This belongs to a series of “marginal notes” I will post on recently published Safaitic inscriptions
The present edition of inscriptions was published without photographs or tracings so it is impossible to verify the readings from the rock. Nevertheless, two of the inscriptions can be read in a more satisfying way, and these can potentially shed light on a new shade of meaning for the word ṣrt ‘enclosure’.
Ed. pro.: l bnʿtm bn qym twlh ṣrt
‘By PN (and he) deeply grieved and cried/afflict of grief’
Suggested reading and translation:
l bnʿtm bn qymt w l-h [h-]ṣrt
‘By PN and [the] enclosure is his’
twlh > w l-h: The edition took the four letters following the name qym as a T-stem verb derived from the root wlh ‘to grieve’, Classical Arabic waliha. This would be strange as the narrative is almost always connected to the name with a conjunction. It is more likely that the t belongs to the previous name, which the addition acknowledges but does not give as their primary reading. Thus, the name of the father would be qymt, which is well attested in Safaitic and found in Greek transcription as Καιαμαθος /qayyāmat/. The narrative would then give the common ‘building’ or ‘ownership’ formula, w l-h [h-]ṣrt. The spelling of the clitic pronoun and following definite article with one h is common (Al-Jallad 2015:49).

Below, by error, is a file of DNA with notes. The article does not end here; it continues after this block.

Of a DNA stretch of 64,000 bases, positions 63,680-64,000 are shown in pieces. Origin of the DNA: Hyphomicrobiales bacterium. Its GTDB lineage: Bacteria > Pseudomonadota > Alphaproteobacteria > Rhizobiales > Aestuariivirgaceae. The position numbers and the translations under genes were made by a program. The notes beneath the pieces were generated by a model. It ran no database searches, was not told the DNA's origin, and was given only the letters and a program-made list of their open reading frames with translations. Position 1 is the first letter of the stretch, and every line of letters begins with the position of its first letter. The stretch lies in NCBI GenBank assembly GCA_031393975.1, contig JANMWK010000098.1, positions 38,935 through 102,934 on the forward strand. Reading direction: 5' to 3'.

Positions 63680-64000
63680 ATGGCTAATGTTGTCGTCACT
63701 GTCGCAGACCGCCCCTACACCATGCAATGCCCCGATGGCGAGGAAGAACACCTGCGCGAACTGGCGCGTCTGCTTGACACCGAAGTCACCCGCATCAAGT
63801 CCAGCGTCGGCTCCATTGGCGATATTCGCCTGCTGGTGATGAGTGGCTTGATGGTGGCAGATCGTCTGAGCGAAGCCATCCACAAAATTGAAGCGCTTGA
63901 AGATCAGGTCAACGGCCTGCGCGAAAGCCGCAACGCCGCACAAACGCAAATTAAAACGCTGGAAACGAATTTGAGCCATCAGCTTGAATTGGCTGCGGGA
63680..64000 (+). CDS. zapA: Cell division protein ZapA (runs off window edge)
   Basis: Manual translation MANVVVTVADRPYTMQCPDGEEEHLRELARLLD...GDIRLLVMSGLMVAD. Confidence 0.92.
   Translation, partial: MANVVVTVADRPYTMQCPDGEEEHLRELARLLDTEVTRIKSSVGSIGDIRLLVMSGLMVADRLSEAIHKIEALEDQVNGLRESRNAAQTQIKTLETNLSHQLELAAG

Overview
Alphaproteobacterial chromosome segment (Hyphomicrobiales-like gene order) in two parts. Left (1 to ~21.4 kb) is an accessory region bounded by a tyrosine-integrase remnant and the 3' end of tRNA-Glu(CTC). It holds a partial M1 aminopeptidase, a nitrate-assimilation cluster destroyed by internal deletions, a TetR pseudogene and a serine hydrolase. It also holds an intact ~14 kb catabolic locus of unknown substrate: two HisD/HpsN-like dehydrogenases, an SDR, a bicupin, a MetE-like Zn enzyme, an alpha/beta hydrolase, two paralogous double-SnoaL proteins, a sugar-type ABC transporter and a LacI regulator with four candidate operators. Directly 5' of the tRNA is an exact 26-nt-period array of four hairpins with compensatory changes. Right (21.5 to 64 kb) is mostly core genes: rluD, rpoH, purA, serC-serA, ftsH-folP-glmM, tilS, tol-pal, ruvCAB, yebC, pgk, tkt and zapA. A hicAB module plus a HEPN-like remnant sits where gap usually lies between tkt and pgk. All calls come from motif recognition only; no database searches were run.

Ed. pro.: w ndm ʿl- bnʿtm wlh ṣrt
‘and he anguished for Bnʿtm, (he) grieved and cried strongly’
w ndm ʿl- bnʿtm w l-h [h-]ṣrt
‘and he was devastated by grief for Bnʿtm, and the enclosure is his’
The referent of the clitic pronoun is unclear; it could be Bnʿtm or it could refer to the author, who has now claimed the enclosure.
Remarks on the meaning of ṣrt
Inscription 4 is a funerary inscription and so it could be argued that ṣrt ‘enclosure’ here functioned in a similar way to rgm, ‘funerary cairn’ (Al-Jallad 2015: 337). This would moreover suggest that inscription 2 was a burial text, so: for Bnʿtm son of Qymt is the burial (?) enclosure. The other texts published in this article contain expressions of grief for Bnʿtm, similar in fact to the types of rituals associated with the rgm and ṣwy, e.g. bny ʿl- Bnʿtm lit. ‘he built over/for Bnʿtm’
Al-Jallad, A. 2015. An Outline of the Grammar of the Safaitic Inscriptions. (SSLL 80). Leiden: Brill.